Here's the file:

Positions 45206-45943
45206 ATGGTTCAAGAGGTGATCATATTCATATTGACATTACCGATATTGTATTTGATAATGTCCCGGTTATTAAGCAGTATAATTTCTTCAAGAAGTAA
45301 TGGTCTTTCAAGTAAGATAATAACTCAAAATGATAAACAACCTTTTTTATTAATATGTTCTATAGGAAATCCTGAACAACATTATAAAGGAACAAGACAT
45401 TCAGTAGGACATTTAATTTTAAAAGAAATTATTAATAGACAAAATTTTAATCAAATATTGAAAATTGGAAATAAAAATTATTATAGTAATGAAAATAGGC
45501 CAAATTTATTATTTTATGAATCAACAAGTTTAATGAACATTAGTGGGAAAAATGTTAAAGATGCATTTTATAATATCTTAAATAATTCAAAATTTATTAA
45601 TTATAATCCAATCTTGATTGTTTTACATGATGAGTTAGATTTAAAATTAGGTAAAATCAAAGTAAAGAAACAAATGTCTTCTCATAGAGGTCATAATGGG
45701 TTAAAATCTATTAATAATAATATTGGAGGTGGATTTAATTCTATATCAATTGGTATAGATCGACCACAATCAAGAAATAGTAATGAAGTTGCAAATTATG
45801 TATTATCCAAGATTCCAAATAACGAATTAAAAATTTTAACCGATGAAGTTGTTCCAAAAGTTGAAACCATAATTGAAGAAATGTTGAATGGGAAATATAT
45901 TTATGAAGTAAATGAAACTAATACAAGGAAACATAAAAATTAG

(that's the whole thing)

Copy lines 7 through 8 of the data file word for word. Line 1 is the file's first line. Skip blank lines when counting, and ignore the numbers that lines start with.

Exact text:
45701 TTAAAATCTATTAATAATAATATTGGAGGTGGATTTAATTCTATATCAATTGGTATAGATCGACCACAATCAAGAAATAGTAATGAAGTTGCAAATTATG
45801 TATTATCCAAGATTCCAAATAACGAATTAAAAATTTTAACCGATGAAGTTGTTCCAAAAGTTGAAACCATAATTGAAGAAATGTTGAATGGGAAATATAT